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Biosimilar Uptake Increases After Changes to EHR

Drug Topics Journal, Drug Topics December 2022, Volume 166, Issue 12

Biosimilar medications stand to significantly increase cost savings for patients.

Although biologic drugs have revolutionized the treatment of rheumatic diseases, the increasing use of these therapies has contributed directly to higher prescription drug spending across the United States. However, low-cost biosimilars are poised to make a “considerable impact” on patients by reducing prescription drug spending, lowering health care costs, and increasing access to care, according to research results1 that were presented at ACR Convergence 2022, which was held from November 10 to 14 in Philadelphia, Pennsylvania.

According to investigators from The University of Texas Southwestern Medical Center in Dallas, infusion clinics at the center have been using infliximab and rituximab biosimilars since 2018 and 2020, respectively, although initial uptake was slow. To increase the rate of uptake of these medications, biosimilars were made available to order in the electronic health record (EHR). Eventually, biosimilar drugs were made the default order “replacing the originator drug order within the EHR.” Investigators sought to measure the effect of these EHR changes on biosimilar use for rheumatic diseases by evaluating aggregated, deidentified data from rheumatology patients who received either infliximab or rituximab between August 2018 and March 2022.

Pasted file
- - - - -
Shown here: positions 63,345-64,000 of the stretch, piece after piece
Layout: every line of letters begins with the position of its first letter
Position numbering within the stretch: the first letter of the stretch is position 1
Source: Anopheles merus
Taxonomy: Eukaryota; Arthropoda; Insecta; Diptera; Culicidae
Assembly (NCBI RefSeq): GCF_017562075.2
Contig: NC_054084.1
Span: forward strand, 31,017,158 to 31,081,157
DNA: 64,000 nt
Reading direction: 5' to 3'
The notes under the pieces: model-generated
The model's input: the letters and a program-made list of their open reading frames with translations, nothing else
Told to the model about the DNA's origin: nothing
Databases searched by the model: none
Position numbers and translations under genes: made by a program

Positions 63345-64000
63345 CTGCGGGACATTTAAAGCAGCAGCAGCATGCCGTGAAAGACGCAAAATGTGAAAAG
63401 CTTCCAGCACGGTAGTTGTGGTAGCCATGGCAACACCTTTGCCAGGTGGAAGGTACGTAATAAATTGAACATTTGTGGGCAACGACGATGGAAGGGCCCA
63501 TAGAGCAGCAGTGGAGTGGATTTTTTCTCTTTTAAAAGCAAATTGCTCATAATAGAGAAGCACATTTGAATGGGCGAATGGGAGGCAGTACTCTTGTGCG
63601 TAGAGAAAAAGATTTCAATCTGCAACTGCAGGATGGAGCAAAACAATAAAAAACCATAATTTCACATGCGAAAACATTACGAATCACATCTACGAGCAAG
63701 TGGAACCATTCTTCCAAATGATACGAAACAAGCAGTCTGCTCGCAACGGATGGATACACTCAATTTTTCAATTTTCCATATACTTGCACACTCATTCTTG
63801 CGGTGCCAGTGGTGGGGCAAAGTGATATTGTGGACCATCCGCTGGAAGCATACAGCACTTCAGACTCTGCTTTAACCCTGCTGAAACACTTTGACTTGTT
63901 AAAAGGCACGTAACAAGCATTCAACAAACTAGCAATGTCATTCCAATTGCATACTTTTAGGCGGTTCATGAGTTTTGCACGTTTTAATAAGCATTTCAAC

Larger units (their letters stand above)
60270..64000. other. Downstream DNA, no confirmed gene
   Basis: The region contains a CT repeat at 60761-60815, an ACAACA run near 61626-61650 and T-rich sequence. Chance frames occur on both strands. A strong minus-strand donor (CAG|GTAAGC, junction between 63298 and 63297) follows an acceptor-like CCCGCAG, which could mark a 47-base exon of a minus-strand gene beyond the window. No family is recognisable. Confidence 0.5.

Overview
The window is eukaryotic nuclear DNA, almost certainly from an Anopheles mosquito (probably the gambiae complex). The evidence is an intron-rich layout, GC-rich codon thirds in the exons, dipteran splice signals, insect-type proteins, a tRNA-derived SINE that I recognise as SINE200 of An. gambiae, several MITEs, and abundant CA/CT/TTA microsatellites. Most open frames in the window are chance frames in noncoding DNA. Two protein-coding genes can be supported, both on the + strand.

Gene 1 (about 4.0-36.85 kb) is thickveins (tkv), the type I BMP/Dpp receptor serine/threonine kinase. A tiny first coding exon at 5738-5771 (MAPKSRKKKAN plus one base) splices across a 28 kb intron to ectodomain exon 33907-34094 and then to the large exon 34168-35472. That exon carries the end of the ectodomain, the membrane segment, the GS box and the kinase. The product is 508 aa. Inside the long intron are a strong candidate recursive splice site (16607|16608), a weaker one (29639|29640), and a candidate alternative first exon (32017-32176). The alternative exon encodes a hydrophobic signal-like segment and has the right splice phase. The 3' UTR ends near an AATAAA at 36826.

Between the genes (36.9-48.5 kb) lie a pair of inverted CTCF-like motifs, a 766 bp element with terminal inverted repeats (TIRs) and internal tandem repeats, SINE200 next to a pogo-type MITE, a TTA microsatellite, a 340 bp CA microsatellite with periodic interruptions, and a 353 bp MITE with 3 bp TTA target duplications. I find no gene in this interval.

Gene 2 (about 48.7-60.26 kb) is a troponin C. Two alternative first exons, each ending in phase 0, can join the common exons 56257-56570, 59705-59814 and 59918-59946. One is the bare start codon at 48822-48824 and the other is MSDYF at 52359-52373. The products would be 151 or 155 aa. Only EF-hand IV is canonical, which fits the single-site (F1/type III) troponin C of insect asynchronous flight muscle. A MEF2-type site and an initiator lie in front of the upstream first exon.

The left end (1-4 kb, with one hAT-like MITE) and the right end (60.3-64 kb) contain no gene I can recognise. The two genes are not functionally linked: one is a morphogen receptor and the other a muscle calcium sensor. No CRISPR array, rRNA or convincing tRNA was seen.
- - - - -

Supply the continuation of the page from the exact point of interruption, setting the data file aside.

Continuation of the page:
A total of 16 rheumatology care providers placed a total of 1270 and 1295 originator infliximab and rituximab orders, respectively, during the study period; a total of 129 and 208 biosimilar orders for each drug were placed during the same time period. Following the approval and introduction of an infliximab biosimilar in August 2018, the average use was 4.06% per month. After the biosimilar was added in the EHR as an option, the average use was 1.87%. However, this monthly average use increased to 19.13% after the biosimilar was set as the default order in December 2020.

After rituximab approval, the average monthly percentage use gradually increased to 1.30%. After the biosimilar was made the default order in the EHR—also in December 2020—the average monthly biosimilar use increased to 31.84%.

“It is feasible to increase the use of biosimilars in an academic setting,” the investigators wrote. “In our institution, a significant increase in uptake was not seen until the biosimilar drug was made the default EHR order, replacing the originator drug.

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“With an estimated cost that can be up to 40% to 50% less than the originator drugs, we estimate that the continued increase in biosimilars uptake will lead to significant savings,” they wrote, adding that they plan to continue their comparison of biosimilar drug uptake both within rheumatology and across other specialties.

Reference

1. Eseddi J, Carmichael D, Wishin S, Bajaj P. Increasing biosimilar uptake in the rheumatology clinics within a large academic medical center. Presented at: American College of Rheumatology Convergence 2022; November 10-14, 2022; Philadelphia, PA. Abstract 1286.


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